After struggling to adopt a child, this founder launched a matchmaking platform for other families

Erin Quick and her adopted son and daughter. (Photo courtesy of Quick) After trying for four years to have their own baby — including spending $70,000 on fertility treatments and suffering three miscarriages — Erin Quick and her husband turned to adoption.
“It felt like falling off of a cliff,” Quick said. The couple struggled to navigate a fragmented industry filled with small nonprofits.
“There’s no place to start. There’s no brand in adoption. There’s no clear route,” she said.
There are agencies that connect families with expectant mothers, but it can cost $40,000 to $60,000 and take two years to set up an adoption of an infant. Quick couldn’t bear waiting that long or cover those expenses.
So the couple went an increasingly popular alternate route: searching the internet for a self-match adoption. They managed to avoid criminals who scam desperate families, and within a month were at a hospital in Michigan where they met and adopted their son. Three years later, following the same approach, they were able to adopt a baby girl from Texas after four months of searching.
Word of their success spread and friends and friends-of-friends reached out, eager for guidance. It was clear to Quick that there was an unmet need and business opportunity in the $15 billion adoption and child services sector.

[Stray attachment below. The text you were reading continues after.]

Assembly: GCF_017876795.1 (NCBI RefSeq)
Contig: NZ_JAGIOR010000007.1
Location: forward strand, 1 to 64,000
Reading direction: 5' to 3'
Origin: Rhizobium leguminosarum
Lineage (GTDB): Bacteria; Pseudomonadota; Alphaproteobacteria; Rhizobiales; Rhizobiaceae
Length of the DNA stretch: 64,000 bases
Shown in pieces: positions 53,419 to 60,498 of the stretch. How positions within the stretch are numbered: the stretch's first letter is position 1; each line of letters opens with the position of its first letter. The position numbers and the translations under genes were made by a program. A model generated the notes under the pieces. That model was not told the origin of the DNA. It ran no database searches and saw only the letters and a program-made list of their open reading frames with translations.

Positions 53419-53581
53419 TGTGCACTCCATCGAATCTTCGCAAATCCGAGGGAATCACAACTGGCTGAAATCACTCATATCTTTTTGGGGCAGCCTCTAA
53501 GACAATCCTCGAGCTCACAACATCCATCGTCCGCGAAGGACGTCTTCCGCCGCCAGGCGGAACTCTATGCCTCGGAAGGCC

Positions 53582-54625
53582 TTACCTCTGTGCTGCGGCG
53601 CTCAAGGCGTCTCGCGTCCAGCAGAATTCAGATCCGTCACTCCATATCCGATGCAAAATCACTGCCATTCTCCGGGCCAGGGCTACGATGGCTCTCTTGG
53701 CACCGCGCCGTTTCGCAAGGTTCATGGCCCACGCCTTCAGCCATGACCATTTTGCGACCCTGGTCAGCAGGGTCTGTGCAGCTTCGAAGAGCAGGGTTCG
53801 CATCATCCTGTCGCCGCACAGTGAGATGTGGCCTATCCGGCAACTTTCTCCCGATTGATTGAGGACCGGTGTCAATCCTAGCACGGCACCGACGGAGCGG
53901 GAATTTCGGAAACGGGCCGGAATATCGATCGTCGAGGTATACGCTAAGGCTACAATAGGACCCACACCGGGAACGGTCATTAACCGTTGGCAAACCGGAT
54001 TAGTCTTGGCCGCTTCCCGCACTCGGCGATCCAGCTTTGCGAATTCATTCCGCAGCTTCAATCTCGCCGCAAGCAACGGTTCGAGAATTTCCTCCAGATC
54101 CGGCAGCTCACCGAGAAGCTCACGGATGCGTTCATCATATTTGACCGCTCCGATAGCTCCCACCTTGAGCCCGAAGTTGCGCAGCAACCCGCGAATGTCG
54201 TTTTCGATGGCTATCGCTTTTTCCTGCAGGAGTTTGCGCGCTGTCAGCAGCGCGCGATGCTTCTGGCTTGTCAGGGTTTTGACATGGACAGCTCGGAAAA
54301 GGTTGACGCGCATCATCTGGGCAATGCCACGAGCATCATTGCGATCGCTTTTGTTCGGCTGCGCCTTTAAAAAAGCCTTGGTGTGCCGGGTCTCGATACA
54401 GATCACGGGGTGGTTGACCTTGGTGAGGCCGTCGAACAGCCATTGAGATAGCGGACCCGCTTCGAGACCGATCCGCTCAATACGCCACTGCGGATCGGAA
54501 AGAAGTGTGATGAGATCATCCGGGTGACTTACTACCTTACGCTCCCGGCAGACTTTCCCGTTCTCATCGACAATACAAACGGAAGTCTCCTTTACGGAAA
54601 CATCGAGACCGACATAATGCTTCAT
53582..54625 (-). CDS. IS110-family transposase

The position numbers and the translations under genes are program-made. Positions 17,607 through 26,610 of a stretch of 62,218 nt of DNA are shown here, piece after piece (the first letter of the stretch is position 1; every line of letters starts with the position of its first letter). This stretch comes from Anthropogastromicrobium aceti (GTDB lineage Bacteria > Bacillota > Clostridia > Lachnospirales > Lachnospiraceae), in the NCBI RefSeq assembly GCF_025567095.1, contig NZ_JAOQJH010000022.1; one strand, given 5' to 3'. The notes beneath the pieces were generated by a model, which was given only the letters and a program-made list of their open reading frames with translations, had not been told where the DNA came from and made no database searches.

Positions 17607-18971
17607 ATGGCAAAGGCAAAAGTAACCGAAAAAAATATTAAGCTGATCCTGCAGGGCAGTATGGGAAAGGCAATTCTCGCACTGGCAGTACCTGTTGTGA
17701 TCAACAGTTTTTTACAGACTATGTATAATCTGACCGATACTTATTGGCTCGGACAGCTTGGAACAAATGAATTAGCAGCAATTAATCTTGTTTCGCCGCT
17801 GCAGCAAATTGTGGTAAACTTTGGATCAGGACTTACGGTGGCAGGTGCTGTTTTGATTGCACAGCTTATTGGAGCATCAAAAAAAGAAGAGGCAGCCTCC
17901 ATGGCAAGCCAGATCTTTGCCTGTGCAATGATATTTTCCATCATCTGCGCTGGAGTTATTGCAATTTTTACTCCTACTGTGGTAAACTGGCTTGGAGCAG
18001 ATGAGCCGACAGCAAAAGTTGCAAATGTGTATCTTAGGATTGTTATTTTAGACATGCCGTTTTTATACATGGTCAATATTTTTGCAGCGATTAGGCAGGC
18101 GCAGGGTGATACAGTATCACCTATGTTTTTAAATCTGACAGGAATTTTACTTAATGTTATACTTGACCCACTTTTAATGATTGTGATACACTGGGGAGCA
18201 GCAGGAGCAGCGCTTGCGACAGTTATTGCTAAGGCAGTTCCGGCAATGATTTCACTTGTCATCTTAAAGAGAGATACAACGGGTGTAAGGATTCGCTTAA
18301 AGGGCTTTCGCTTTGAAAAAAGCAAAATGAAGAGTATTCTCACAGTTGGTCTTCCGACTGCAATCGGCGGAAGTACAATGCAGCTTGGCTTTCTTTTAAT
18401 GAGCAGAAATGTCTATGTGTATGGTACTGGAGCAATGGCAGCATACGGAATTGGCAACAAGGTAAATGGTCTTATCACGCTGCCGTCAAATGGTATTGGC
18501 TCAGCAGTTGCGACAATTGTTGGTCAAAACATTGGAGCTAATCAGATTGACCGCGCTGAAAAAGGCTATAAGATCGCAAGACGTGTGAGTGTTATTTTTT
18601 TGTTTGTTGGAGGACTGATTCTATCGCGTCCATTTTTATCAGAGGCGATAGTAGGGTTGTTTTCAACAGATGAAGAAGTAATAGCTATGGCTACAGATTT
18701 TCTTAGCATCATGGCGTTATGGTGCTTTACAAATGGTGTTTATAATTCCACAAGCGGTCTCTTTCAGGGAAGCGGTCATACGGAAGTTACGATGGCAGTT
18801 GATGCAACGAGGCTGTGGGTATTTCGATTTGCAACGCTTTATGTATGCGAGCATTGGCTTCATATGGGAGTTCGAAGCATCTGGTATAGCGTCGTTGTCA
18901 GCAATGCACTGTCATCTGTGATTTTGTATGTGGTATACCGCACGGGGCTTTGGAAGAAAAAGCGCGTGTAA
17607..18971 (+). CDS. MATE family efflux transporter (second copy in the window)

A year ago she founded PairTree , a platform that connects families eager to adopt with expectant mothers. The three-person company is based on Bainbridge Island, west of Seattle, and is participating in the current cohort of Techstars Seattle .
PairTree launched its services in July and has 800 families seeking adoptions and 175 expectant moms on the site. They’ve facilitated eight matches so far.
Quick compares the site to a dating platform. Families pay a $75 monthly fee and post a profile on PairTree. Expectant mothers use the tool for free. The site includes a proprietary personality test to help expectant moms select families based on their interests and passions — a key consideration for the women.
“Expectant moms can be very selective in terms of who they’re choosing,” Quick said.
PairTree CEO Erin Quick. (PairTree Photo) While that might sound like it could lead to discrimination, Quick said that in the topsy-turvy world of adoption, their platform actually supports a wider profile of adopting families. Many adoption organizations have religious affiliations and 11 states allow adoption agencies to refuse to work with certain clients, including gay couples or single mothers. The high costs associated with adoption agencies also exclude families of more modest means. Quick said that leads to more affluent white couples adopting racial diverse babies.
PairTree does not provide the legal services required by adoptions, or conduct screening of adopting families, which is done by licensed social workers. The site uses identity verification...